Statehouse Headliners: Vermont law enforcement prepares for crystal meth influx

By Guy Page

The Legislature isn’t in session, but that doesn’t mean nothing newsworthy is happening at the Vermont State House. Almost daily, intermingled with tourists visiting from all over the globe, state officials and advocacy groups are holding conferences, working groups or summer study committees.

Today, the topic is criminal justice. Here’s the agenda for the Vermont Legislature Justice Oversight Committee: a revised plan for prison construction; Act 46 report; preparation for the influx of crystal meth; challenges in prison population and overcrowding; and, update of racial disparities in criminal and juvenile justice advisory panel.

Guy Page is affiliated with the Vermont Energy Partnership, the Vermont Alliance for Ethical Healthcare, and Physicians, Families & Friends for a Better Vermont.

A July, 2019 Vermont Public Radio report notes that nationally, crystal methamphetamine seizures by federal authorities rose 142% in 2018. U.S. Attorney for Vermont Christina Nolan told the Vermont press in December 2018 that meth is coming to Vermont. Burlington Police Chief Brandon Del Pozo said that while use is still relatively small, it is on the rise. The VPR report cites its versatility for drug users: “There are many paths to meth use. Some drug users say they take it to pick themselves up after taking downers: heroin or fentanyl. Those on the streets say they take it to stay awake at night and avoid rape or robbery. Meth offers a relatively cheap high that can last days. That means fewer injections and less worry about finding money for the next hit. And some drug users pick up meth because they are terrified of fentanyl, the opioid that can shut down breathing in seconds.”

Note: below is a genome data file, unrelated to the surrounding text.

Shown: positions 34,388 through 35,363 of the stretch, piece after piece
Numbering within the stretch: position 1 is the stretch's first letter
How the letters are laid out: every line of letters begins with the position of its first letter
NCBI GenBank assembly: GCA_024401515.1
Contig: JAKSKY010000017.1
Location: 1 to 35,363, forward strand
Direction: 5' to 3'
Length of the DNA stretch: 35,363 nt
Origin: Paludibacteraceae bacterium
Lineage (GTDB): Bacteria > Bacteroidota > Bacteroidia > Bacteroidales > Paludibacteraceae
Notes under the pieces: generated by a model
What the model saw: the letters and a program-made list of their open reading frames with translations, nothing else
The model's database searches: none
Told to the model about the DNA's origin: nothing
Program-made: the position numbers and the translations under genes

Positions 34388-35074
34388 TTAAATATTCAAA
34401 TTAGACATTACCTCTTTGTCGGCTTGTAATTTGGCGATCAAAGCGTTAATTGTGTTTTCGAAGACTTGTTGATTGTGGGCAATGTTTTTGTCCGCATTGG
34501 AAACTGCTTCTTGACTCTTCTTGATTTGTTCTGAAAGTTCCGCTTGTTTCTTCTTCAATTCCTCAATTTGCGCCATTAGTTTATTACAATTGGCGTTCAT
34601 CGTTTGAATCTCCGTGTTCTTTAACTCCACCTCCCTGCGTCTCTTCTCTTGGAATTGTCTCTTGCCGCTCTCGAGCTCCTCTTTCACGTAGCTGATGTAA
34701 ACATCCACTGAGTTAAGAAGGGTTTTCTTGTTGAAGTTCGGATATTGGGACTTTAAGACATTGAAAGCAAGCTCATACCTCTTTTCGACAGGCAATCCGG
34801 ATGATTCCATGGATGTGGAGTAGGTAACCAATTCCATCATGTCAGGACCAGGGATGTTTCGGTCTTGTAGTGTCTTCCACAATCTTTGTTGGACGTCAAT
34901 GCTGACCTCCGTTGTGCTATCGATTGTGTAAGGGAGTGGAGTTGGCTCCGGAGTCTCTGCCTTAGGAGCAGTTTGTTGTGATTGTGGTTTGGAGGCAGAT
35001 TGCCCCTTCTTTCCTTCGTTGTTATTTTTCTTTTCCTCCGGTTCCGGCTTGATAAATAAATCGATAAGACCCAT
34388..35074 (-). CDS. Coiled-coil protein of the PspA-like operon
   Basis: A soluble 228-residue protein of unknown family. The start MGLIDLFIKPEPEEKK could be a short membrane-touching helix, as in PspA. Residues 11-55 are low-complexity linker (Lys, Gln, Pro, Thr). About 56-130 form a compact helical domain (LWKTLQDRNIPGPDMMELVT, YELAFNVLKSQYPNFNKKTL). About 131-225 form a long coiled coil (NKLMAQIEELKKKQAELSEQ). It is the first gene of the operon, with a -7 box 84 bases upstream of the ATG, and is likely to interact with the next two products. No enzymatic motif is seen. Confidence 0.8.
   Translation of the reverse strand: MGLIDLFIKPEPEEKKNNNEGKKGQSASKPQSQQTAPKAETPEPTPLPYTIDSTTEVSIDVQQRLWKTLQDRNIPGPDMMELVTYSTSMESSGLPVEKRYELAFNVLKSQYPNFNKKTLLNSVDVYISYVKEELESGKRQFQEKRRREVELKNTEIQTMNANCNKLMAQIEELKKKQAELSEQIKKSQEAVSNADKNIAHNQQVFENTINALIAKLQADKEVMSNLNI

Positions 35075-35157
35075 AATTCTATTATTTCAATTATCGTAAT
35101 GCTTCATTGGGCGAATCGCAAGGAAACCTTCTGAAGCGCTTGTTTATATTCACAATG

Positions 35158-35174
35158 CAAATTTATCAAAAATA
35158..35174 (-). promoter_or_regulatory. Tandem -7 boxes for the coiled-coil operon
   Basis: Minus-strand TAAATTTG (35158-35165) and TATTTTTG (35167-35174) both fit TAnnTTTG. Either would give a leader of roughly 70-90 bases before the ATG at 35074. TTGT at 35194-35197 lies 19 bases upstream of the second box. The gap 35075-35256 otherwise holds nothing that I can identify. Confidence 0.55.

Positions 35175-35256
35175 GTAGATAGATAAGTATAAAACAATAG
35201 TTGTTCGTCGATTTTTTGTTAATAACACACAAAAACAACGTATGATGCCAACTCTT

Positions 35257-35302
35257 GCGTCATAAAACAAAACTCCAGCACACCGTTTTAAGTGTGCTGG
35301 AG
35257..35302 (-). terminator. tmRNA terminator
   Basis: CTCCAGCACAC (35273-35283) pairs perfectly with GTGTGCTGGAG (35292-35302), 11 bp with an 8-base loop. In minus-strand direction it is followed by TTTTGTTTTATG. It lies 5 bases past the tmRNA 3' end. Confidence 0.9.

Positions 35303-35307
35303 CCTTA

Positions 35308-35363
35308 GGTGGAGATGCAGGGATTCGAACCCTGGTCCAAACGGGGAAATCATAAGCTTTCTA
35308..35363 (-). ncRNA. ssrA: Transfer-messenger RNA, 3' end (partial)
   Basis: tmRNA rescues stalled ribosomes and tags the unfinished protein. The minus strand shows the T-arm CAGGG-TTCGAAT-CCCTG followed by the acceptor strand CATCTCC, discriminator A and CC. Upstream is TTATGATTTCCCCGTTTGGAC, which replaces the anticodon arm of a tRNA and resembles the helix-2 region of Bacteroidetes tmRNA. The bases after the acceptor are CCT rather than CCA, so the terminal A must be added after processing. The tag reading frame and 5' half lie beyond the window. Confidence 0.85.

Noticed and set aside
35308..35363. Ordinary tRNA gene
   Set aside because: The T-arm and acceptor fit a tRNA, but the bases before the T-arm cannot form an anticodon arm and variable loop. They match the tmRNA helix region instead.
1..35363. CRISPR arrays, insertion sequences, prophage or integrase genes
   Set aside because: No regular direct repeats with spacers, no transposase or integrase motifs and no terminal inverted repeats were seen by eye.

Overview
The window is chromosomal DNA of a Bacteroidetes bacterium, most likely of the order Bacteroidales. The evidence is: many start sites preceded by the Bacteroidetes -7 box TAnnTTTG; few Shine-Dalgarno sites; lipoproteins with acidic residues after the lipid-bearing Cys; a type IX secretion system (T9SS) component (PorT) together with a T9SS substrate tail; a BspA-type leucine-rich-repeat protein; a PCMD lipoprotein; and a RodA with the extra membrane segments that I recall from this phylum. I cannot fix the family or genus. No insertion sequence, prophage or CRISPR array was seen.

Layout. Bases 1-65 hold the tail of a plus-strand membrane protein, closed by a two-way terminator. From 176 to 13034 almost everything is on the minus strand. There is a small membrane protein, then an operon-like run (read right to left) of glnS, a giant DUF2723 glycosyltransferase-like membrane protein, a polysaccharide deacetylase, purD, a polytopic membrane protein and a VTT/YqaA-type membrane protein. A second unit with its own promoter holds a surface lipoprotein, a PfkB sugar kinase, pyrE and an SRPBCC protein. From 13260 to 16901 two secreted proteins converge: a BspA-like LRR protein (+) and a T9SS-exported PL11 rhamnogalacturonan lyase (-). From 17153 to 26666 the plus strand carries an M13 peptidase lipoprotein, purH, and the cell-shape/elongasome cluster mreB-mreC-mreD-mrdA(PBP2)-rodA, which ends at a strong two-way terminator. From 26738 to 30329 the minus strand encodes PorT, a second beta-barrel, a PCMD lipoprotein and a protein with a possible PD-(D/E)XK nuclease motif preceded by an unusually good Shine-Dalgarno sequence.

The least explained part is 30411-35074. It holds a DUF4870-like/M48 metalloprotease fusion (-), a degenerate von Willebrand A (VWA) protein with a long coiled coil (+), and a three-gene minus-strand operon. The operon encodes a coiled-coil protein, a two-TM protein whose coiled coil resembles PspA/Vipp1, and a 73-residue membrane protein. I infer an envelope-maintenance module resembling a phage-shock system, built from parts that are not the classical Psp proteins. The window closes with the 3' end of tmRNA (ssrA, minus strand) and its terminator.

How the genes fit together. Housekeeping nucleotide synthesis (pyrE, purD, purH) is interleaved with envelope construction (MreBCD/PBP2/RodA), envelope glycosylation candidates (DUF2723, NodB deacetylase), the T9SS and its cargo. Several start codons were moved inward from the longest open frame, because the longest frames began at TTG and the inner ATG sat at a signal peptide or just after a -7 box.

Methamphetamine is among the many “hard” drugs targeted by H.103 last year for reduced sentencing for possession. Introduced by Rep. Martin Lalonde and other members of the House Judiciary Committee, it is supported by advocates of complete decriminalization of hard drug possession. The bill did not pass last year but may reappear for discussion in the coming session.

The meeting begins at 10 a.m. in Room 10 and goes all day. Members include Sens. Dick Sears, Chair,  Philip Baruth, Virginia “Ginny” Lyons, James McNeil, and Cheryl Hooker; and Reps. Alice M. Emmons, Vice Chair, Maxine Grad, Sandy Haas, Mary S. Hooper, and Charles “Butch” Shaw.

When the Legislature passed S.113 to restrict the use of single-use plastic straws and shopping bans, it also established a Single-Use Products Working Group to help implement the ban next year and to recommend any further items to be banned. The group will meet for the first time Tuesday, September at 12:30 p.m. in Room 10. Members include Sen. Sen. Christopher Bray, Rep. James McCullough, Stephanie Bonin, Kim Crosby, Andrew Hackman, Lauren Heirl, Jennifer Holliday, Cathy Jamieson, John Leddy, Erin Sigrist and Gwynn Zako.

The working group’s agenda includes election of a chair, review of S.113 requirements, impact of single-use products on the state’s waste stream, and how these items are managed at the solid-waste district level.

Other scheduled meetings include:
Sunset Advisory Commission, Sept. 11
Joint Fiscal Committee, Sept. 16
Joint Legislative Management Oversight, Sept. 17
Legislative Study Committee on Wetlands, Sept. 17
PreKindergarten-16 Council, Sept. 18

Statehouse Headliners is intended primarily to educate, not advocate. It is e-mailed to an ever-growing list of interested Vermonters, public officials and media. Guy Page is affiliated with the Vermont Energy Partnership; the Vermont Alliance for Ethical Healthcare; and Physicians, Families and Friends for a Better Vermont.

Image courtesy of Michael Bielawski/TNR

2 thoughts on “Statehouse Headliners: Vermont law enforcement prepares for crystal meth influx

  1. “Act 46 report; preparation for the influx of crystal meth;” ???

    Act 146 I believe. Not to be confused with the Act 46 School Mergers legislation.

    • “There are many paths to meth use…

      From school mergers (Act 46) consolidating the education monopoly’s ability to propagandize in favor of more government to the government’s more lenient drug penalties (Act 146), everyone appears to be ‘Breaking Bad”.

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